Sir David Calcutt was the Gresham Professor of Law between 1992 and 1995.
An eminent barrister, Sir David Calcutt served as chairman of numerous government inquiries and tribunals, but was perhaps best known for his recommendations for statutory controls of the press following the Review of Press Self-Regulation in 1993.
Born in Marlow, Buckinghamshire, Sir David Calcutt became a chorister at Christ Church, Oxford, and after becoming a music scholar at Cranleigh, of which he was later chairman of the school board, he won a choral scholarship to King's College, Cambridge.
There he read not only law but also music. He was a Harmsworth law scholar when called to the bar in 1955, joining Middle Temple and the Western Circuit. He supplemented his earnings by working for the Times law reports, of which he later became editor.
By the early 1960s, he was regularly in the court of appeal and the divisional court. In 1969, he successfully appeared in a then rare case of a man convicted of murder when the court of appeal admitted evidence to show the original pathologist might have erred.
Always maintaining his love of music, in 1970 he failed to convince the court that the revenue commissioners were wrong in claiming purchase tax from an invention known as the Stylophone. He argued that it was a keyboard instrument and so exempt. The court found it was not.
In 1973, he prosecuted Maureen Bingham, the wife of the naval officer who had passed secrets to the Russians. She received two-and-a-half years and Sir David, in the court of appeal, successfully argued that contacting a member of the Soviet Embassy was a sufficient preliminary step in the venture to justify her conviction.
Sir David took silk in 1972, and was head of chambers which he ruled in, some said, a benevolent dictatorship from 1976 to 1988.
He had become deputy chairman of Somerset quarter sessions in 1970 and now became a recorder of the crown court. He was chairman of the bar in 1984, often the final step to an appointment to the high court bench. Instead, however, he became master of Magdalene College, Cambridge, where he had been teaching law in the 1970s.
From 1974 to 1977, Calcutt had been an inspector for the Department of Trade into the Cornhill Consolidated property crash, and over the next twenty years he headed numerous inquiry boards. He was chairman of the takeover panel, and also the home secretary's independent assessor on compensation for miscarriages of justice, awarding nearly £1m to Paddy Hill of the Birmingham Six and £30,000 to Colin Wallace, wrongly convicted of killing his friend in a long-running cause célèbre in which Wallace was championed by Paul Foot.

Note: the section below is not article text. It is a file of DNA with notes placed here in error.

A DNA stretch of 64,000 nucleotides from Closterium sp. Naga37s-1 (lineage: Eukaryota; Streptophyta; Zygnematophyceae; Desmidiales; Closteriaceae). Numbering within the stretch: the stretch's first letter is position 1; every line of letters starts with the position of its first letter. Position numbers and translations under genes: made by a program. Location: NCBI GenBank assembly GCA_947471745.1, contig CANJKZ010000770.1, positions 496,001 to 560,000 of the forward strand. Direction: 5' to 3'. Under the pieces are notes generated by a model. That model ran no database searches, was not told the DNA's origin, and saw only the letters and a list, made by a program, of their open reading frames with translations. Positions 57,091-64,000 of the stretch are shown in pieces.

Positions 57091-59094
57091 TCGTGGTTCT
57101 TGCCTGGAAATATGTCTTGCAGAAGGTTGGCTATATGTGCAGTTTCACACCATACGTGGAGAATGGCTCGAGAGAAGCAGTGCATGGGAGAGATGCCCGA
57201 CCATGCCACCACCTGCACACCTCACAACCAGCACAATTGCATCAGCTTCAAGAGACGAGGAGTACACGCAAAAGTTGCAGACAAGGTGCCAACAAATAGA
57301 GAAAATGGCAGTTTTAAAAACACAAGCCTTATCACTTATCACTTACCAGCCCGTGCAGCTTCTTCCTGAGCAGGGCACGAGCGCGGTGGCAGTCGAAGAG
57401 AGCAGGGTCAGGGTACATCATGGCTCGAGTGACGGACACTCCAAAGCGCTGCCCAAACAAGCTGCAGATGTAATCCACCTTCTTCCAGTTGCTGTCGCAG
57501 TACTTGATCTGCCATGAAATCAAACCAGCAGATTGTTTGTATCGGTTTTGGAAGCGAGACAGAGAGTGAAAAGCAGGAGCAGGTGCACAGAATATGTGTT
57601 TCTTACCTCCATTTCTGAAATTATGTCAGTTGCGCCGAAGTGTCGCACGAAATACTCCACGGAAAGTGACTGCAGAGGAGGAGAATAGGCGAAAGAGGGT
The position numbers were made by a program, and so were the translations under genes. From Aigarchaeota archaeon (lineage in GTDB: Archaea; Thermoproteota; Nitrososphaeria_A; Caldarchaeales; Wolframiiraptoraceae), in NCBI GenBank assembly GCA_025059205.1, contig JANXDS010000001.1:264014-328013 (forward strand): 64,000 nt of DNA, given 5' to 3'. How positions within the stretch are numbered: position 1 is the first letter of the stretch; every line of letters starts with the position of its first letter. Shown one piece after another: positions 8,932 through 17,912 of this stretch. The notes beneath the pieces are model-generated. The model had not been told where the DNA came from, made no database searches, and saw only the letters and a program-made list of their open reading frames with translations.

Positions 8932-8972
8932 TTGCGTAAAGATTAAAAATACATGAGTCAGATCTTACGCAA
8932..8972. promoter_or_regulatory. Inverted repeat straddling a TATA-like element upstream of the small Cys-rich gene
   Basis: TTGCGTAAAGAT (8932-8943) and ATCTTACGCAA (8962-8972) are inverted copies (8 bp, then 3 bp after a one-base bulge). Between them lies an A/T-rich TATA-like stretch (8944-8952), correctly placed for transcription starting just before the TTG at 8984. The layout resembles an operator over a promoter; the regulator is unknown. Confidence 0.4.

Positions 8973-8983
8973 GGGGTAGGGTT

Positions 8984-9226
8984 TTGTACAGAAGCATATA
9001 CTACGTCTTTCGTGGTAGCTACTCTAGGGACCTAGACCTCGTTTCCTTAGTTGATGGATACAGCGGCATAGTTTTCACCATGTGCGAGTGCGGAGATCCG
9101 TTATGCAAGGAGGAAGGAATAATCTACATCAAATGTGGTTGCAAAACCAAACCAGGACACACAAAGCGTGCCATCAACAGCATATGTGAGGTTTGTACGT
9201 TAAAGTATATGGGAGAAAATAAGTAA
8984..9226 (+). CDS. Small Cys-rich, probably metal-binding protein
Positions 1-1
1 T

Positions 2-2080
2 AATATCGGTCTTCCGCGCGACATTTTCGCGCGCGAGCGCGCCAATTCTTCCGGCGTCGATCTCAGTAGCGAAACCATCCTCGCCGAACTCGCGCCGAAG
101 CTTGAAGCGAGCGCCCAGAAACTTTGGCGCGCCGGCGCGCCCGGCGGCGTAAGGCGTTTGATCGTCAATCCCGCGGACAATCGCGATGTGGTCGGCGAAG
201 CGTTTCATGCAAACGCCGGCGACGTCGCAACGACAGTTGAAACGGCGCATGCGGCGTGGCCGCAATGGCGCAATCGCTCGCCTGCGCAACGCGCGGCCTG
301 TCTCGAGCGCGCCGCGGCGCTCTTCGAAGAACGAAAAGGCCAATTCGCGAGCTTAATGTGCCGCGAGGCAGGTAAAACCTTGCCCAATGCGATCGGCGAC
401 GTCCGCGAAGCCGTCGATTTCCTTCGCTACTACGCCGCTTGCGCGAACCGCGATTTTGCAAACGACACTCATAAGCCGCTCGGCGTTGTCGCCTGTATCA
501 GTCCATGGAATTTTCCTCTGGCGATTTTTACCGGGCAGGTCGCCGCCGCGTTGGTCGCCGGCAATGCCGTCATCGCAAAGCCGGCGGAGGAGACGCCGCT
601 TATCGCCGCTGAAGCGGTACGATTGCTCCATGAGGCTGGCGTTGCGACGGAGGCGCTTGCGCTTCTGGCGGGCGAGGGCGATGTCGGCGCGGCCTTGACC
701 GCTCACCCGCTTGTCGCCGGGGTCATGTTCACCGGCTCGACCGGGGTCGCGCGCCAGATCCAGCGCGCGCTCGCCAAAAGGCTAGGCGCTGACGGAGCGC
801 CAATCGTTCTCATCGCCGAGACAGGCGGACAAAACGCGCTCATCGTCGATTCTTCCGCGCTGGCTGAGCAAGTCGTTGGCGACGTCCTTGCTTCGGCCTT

Sir David did explain his assessments - a policy not adopted by his successor. At one end of the scale, he dealt with cases for the Criminal Injuries Compensation Board. At the other, he headed the inquiry into the Falklands Island Commission of Inquiry into a hospital fire in 1984.
In 1989 he was appointed chairman of the Committee on Privacy and Related Matters. It followed MPs' calls for curbs and a comment by David Mellor that journalists were "drinking in the Last Chance Saloon".
The next year, Sir David recommended a Press Complaints Commission to replace the Press Council. If self-regulation did not work, then he recommended a statutory body be created. Nearly fifteen years later Calcutt was still being referred to as the keeper of that saloon.
His 1993 Review of Press Self Regulation reiterated the potential need for a statutory press tribunal, as well as sterner laws to protect privacy.
The latter was not a measure that appealed to the Conservative government of the time. When, that year, pictures of Princess Diana leaving a gymnasium caused another furore, bringing suggestions that after all there might be a press ombudsman, Calcutt was an outsider for such an appointment, but nothing came of it.
Sir David was chancellor of the dioceses of Exeter and Bristol from 1971 and in Europe from 1983. Possessed of a fine bass voice, he retained an interest in church music as well as the preservation of the countryside.
Knighted in 1991, he could genuinely be described, in the best meaning of the phrase, as a public servant. His friends ascribed the volume of work he undertook to his ability to get straight through to the core of the problem and by having as clear a mind as he did a desk.
[This biography is adapted from the obituary by James Morton which appeared in The Guardian on Tuesday 17th August 2004]